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Ivy Day 2021 Welcome Remarks

Kathleen McCartney, President of Smith College


Watch on Facebook: President McCartney’s remarks start at 20:44.

Good afternoon and welcome. Happy Ivy Day!

I am so excited to be able to say those words to you.

Rain symbolizes change, renewal, fertility and life. It is interpreted as a very positive omen in many cultures around the world. Rain has a soothing effect on the body and soul, which in turn can help attract more good luck into your life. Now maybe you feel like Smith is getting a little too much good luck today, but we are all together, and that’s what matters. 

Every year, when I stand on this stage, I am struck by the view.

But this year, in particular, I am moved to see you in person, in your Ivy Day whites, holding your red roses. Traditions matter—now more than ever.

To the parents, families, friends and alums watching around the world: we wish you could be with us. We feel your joy and thank you for the support you have shown the graduates during these challenging times.

Class of 2021, today we celebrate you!

We celebrate your place in the long arc of Smith’s history ...
We celebrate your extraordinary accomplishments ...

And we celebrate your friendships and the powerful connections that will endure long after you leave this special place.

Savor this moment.

You are all links in a remarkable chain of change makers and barrier breakers, artists and activists, teachers and scholars, whose ambitions were activated right here at Smith.

More importantly, you are part of a community that cares deeply for one another. The generosity and compassion you all have displayed over the past year, when things were far from normal, reinforces what I have long believed—that Smith is a college unlike any other.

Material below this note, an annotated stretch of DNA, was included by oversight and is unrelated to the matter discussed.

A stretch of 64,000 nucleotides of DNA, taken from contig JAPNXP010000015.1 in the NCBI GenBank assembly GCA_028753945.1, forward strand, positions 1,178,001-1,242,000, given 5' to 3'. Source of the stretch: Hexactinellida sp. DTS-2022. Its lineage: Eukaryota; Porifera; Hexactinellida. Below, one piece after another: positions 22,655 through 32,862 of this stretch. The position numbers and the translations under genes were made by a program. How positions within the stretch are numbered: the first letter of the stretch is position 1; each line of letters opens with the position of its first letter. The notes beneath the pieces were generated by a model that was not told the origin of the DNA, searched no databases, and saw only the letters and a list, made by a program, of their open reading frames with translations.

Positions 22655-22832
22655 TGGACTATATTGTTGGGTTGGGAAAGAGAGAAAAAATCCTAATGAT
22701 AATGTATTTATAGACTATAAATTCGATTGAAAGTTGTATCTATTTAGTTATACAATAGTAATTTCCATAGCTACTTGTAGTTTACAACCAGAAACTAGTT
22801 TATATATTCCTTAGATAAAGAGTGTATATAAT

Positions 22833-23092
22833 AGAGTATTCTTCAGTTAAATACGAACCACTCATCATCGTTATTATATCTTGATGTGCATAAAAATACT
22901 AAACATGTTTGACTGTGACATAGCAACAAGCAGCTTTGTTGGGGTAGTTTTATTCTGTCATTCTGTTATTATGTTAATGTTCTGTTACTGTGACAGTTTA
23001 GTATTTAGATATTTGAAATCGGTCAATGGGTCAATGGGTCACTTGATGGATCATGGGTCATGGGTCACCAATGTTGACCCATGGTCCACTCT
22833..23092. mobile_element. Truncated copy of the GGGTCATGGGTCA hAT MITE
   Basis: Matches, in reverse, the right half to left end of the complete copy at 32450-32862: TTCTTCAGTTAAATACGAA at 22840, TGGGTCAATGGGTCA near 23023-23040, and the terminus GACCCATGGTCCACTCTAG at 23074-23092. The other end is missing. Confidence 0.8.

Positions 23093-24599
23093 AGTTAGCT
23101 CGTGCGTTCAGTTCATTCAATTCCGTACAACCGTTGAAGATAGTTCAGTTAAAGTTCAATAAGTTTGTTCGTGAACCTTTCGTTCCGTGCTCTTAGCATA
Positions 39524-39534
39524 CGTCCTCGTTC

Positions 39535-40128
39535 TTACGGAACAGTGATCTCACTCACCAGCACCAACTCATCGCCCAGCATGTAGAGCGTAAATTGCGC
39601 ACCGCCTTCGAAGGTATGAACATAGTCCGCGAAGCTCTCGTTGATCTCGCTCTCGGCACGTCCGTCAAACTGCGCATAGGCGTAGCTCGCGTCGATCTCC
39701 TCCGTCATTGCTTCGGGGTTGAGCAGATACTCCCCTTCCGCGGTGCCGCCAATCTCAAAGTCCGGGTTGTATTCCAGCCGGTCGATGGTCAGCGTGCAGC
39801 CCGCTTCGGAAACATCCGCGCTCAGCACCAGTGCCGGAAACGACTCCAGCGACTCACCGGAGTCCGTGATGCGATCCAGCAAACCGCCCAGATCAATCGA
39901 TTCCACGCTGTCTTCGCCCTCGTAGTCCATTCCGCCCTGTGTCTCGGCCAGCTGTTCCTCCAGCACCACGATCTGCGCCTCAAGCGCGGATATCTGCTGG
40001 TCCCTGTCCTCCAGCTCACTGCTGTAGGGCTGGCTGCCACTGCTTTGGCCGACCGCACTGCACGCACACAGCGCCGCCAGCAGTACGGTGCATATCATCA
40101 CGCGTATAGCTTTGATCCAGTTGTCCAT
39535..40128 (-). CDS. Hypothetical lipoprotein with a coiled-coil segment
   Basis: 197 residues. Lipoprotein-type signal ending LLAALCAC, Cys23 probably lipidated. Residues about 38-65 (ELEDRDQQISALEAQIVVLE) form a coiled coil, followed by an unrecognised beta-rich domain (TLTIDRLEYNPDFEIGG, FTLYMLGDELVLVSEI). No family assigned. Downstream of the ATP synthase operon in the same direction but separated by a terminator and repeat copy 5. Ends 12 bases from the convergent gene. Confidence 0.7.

You are part of it, and Smith is a part of you, forever.

Ordinarily, you would be seated this morning among alumnae celebrating their Reunions, including the 50th Reunion class. The class of 1971 wanted you to know that they are here in spirit. In fact, they sent a letter to the class of 2021 that I am pleased to read to you now:

Our graduation in 1971 came after four years of incredible changes in our country, on our campus and in our lives. When Gloria Steinem told us in her Commencement Speech, “We will revolutionize this system ... we will humanize it,” we listened, and we have worked to make waves of change.

Coming together after 50 years, we know there is much we missed and still more unfinished. But the waves we’ve made have ripples. Our second wave has moved into a third and the third into a fourth. Now we pass this on to you.

Through our Connect ’21 program, a number of us have made wonderful, personal connections with you, connections we hope will last the rest of our lives. We wish we could be here in person to celebrate your graduation.

To all of you we send our love, congratulations and admiration. We are confident you will bring us closer to the world we all yearn to see.

Ride on our waves, go to new heights. And think of us at YOUR 50th Reunion in 2071! (It’s going to happen!)

We have a member of the class of 1971 here, Professor Kiki Smith from the theatre department. She helped write this. Stand up and give us a wave, Kiki!